|ATAL BIHARI VAJPAYEE: Taking up the cudgels
In corporate circles,
it's every manager's dream to have a boss who stands by him. Disinvestment
minister, Arun Shourie, may not be a manager in that sense,
but just the same he has a boss who is increasingly speaking up
on his behalf. We, of course, are talking of Prime Minister Atal
Bihari Vajpayee, who has emerged as the single-biggest supporter
of disinvestment and, by default, Shourie. Just when it seemed that
the reform process was finally over-beginning with the September
17 meeting of the Cabinet Committee of Disinvestment, which decided
to stall the sell-off of oil companies HPCL and BPCL by three months-Vajpayee
hit back with a suddenness that no one expected.
It began with an interview to the Financial
Times of London and carried on at the full meeting of the Planning
Commission on October 5 and, more recently, at the FICCI-organised
India-ASEAN summit on October 17. At all these meetings, the Prime
Minister categorically ruled out any rollback of the liberalisation
and privatisation process, and made it abundantly clear that the
government intends to hike foreign investment limits in various
sectors to make these sectors more competitive. Not content with
speaking his mind, Vajpayee even took on the RSS chief K.S. Sudershan
for his criticism of the government's reforms agenda, disinvestment,
FDI policies and other reformist groups, by stating that those who
oppose disinvestment are anti-reformists.
|ARUN SHOURIE: Hope against hope
The tongue-lashing shouldn't surprise anyone.
Since, by attacking Shourie, the detractors-worried about the loss
of their administrative fiefdoms-were only indirectly venting their
ire against Vajpayee. What they underestimated, however, was the
force with which Vajpayee would hit back. But anybody who had followed
the Prime Minister's take on disinvestment could have seen that
coming. Be it Balco's privatisation, which went all the way to the
Supreme Court, or the more recent controversy over VSNL's investments
in Tata Teleservices, Vajpayee has backed Shourie to the hilt.
No wonder then, the tide has started to turn.
And in a sudden change of heart, even the Deputy Prime Minister,
L.K. Advani, at a press conference in New Delhi on October 13, spoke
of how the government would go full throttle on its disinvestment
agenda. Meanwhile, industry is hoping that with Vajpayee fighting
the battle for it, the reforms agenda will be back on the government's
list of priorities.
Not For Nothing...
|SCHAUNA CHAUHAN: Small wonder
Did Prakash Chauhan name his first born Schauna.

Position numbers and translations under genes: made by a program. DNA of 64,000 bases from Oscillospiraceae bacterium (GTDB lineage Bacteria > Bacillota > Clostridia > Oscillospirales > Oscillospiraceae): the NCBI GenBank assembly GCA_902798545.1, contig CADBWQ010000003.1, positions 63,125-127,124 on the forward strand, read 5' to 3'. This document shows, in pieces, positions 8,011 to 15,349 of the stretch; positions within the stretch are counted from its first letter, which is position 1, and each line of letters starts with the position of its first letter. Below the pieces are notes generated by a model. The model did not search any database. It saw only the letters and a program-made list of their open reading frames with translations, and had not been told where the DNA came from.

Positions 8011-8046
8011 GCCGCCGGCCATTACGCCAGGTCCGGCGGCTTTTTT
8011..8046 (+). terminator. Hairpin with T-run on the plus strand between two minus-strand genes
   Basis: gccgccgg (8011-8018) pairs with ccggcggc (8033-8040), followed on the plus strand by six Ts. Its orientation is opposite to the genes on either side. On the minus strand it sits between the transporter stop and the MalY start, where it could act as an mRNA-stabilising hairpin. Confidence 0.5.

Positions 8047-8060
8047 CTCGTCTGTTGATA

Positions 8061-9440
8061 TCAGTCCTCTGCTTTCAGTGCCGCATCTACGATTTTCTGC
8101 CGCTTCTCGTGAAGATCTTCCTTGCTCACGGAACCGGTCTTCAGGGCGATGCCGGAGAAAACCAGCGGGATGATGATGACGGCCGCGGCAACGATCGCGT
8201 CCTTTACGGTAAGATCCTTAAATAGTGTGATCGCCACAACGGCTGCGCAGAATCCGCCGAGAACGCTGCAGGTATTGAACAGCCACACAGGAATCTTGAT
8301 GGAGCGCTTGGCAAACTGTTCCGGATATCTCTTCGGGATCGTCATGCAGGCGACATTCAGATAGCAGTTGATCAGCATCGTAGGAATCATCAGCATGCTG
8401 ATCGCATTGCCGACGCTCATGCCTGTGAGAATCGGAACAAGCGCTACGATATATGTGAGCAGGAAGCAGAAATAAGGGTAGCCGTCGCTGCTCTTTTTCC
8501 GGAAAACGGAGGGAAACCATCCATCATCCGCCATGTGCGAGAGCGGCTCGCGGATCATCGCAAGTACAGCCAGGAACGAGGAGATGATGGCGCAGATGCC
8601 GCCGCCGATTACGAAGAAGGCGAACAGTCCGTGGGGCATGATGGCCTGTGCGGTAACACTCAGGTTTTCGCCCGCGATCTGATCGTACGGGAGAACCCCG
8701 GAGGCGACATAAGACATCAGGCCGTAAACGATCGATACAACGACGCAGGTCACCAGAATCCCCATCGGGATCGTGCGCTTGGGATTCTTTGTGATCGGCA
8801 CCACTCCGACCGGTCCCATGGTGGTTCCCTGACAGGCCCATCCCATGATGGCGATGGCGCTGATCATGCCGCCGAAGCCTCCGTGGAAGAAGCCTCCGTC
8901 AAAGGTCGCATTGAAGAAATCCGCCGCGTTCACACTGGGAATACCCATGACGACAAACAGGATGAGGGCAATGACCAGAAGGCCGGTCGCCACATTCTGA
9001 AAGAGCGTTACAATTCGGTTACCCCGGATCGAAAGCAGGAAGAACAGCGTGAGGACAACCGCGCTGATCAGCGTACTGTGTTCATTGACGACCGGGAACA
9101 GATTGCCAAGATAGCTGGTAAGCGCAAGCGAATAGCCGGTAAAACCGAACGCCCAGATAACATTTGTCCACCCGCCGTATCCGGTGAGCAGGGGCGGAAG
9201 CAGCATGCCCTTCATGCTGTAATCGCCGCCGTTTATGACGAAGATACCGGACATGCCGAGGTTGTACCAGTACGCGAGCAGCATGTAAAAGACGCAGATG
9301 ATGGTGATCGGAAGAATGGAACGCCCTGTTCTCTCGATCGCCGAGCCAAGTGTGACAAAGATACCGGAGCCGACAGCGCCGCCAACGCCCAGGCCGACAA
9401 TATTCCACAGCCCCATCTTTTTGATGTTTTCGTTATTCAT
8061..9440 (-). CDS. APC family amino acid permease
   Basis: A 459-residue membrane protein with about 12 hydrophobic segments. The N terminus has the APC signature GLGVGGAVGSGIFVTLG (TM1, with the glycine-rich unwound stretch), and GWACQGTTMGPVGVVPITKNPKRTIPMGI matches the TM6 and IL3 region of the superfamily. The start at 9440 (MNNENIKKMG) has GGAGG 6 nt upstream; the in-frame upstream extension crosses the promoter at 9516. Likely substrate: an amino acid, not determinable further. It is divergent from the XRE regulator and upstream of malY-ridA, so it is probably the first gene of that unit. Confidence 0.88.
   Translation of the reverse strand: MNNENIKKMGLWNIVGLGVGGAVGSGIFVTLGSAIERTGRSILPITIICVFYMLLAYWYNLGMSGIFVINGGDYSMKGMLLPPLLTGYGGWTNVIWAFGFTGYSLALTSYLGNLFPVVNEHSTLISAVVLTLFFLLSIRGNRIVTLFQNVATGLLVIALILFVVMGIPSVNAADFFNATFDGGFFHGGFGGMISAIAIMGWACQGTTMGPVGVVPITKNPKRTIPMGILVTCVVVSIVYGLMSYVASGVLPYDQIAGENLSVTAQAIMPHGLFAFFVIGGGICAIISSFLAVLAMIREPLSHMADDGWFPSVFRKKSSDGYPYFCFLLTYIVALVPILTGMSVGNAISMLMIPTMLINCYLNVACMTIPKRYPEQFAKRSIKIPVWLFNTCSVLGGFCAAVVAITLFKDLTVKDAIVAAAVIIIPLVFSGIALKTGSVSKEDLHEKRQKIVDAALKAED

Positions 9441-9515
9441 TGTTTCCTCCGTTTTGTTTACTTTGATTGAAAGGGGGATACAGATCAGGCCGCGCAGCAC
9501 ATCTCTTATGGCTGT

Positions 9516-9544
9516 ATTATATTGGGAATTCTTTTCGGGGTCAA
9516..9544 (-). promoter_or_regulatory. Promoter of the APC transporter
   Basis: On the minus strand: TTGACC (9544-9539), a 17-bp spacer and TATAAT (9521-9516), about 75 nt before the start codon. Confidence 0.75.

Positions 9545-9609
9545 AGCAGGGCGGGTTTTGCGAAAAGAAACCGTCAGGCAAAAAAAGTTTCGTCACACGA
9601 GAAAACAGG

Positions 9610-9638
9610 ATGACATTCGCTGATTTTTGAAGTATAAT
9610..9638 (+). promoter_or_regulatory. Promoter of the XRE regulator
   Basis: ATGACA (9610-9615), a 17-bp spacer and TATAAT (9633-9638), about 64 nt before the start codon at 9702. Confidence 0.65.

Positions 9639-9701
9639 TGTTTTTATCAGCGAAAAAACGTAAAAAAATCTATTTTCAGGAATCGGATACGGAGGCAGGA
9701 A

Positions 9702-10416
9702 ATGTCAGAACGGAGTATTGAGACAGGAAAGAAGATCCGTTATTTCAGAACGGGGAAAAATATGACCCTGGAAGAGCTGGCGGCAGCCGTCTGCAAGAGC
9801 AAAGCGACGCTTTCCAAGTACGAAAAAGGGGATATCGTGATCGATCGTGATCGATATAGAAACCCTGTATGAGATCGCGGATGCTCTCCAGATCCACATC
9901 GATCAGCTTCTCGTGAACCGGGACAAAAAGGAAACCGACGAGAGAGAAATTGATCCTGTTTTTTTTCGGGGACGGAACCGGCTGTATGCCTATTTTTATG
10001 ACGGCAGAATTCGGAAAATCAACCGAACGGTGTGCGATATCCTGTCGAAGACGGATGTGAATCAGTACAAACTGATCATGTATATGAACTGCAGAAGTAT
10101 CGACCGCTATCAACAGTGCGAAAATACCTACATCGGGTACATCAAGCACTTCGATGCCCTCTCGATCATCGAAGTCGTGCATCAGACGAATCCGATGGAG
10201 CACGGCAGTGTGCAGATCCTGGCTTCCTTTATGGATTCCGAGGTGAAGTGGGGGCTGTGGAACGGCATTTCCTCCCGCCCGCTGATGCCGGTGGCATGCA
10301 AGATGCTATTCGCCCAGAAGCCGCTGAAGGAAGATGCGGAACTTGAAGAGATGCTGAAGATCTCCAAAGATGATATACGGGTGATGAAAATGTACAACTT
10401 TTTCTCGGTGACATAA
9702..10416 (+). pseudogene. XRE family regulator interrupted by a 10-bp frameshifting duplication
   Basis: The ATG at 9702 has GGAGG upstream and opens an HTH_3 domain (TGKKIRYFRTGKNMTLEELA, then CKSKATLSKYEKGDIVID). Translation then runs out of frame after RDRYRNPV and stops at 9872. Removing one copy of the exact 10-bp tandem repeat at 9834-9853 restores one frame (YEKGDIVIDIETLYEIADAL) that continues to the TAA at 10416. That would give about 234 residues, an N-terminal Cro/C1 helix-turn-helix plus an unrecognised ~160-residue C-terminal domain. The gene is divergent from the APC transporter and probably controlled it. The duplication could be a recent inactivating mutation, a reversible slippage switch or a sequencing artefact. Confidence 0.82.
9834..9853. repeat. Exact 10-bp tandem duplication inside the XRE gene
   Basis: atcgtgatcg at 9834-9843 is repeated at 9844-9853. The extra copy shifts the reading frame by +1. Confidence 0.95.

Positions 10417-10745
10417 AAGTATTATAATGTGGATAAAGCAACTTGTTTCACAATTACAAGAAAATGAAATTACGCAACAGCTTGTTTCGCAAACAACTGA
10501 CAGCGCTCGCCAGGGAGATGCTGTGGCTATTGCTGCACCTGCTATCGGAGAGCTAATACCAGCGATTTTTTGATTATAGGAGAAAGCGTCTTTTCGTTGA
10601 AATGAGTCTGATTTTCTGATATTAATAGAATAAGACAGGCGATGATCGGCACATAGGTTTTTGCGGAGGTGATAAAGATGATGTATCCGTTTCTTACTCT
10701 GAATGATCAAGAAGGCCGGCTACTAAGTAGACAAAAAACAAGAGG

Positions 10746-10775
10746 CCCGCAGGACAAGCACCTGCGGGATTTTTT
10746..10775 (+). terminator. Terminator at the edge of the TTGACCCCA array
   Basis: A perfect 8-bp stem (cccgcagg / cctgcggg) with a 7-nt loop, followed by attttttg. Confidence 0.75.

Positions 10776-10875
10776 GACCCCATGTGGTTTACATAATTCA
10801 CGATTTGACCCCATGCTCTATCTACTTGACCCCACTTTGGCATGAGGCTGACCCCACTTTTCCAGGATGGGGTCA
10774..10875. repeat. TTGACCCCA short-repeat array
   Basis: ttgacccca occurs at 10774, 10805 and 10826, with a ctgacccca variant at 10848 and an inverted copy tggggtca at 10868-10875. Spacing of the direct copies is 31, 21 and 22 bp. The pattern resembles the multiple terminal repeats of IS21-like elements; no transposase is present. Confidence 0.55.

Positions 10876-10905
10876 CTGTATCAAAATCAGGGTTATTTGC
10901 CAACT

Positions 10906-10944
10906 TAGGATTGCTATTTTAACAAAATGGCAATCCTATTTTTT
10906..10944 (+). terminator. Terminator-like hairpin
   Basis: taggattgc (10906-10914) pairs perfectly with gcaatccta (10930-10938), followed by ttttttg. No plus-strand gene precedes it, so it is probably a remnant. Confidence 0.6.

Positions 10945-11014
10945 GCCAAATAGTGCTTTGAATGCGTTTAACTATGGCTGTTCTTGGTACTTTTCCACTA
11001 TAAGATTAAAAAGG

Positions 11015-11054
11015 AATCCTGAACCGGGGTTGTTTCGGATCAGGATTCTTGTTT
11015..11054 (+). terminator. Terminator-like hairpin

Twenty-six years on, as the 55-year-old Chairman and Managing Director
of the Rs 600-crore Parle Agro Group (of Frooti and N-joi fame)
prepares to pass on the baton to the next generation, it is his
little Schauna-it means one who is small and wise-that he has picked.
The girl, who did her bachelor's in international business at the
Business School Lausanne, Switzerland, moved early this year from
the export division to take on a bigger role as the Director (Operations),
and now is talking of diversification. "It's time to bring
other sectors under the Parle brand," says Schauna. First off:
service apartments to be built on Parle's sprawling real estate
in North Mumbai, followed by forays into fitness and healthcare,
which will be spearheaded by Chauhan's younger daughter, Alisha,
24, who has a degree in fitness. Clearly, the doting dad has only
one piece of advice to his daughters: N-joi.
|PANKAJ CHATURVEDI: Ice-cream man
He wanted to be a full-time playback singer
and even today swears by his idol-Kishore Kumar. Instead, he ended
up selling premium ice-cream. Not that he's complaining. Today 34-year-old
Pankajj D. Chaturvedi, (he recently added the extra J to
make it numerologically sound) is Chief Executive, Baskin Robbins
South Asia, and the man credited with Baskin Robbins India's first
profits in its nine-year history. Says Chaturvedi, who was roped
in from Domino's Pizza: "Where we went wrong was in trying
to blindly replicate our successful American model in India."
As soon as he joined-around one-and-a-half years ago-Chaturvedi
brought in a team with a food retailing background and reduced store
sizes. "Having 2,000 square-foot parlours in prime locations
may not make sense in India, where per capita ice-cream consumption
is still only 200 ml compared to 22 litres in the US," he points
out. Now putting all his 10-odd years of experience on the line,
Chaturvedi says he'll sell a million litres of ice-cream this year.
But don't think that the hotel management graduate hailing from
the small town of Hathras, UP, has given up on his dreams of making
it big in Bollywood. He's already sung for two Hindi movies and
promises that more will follow.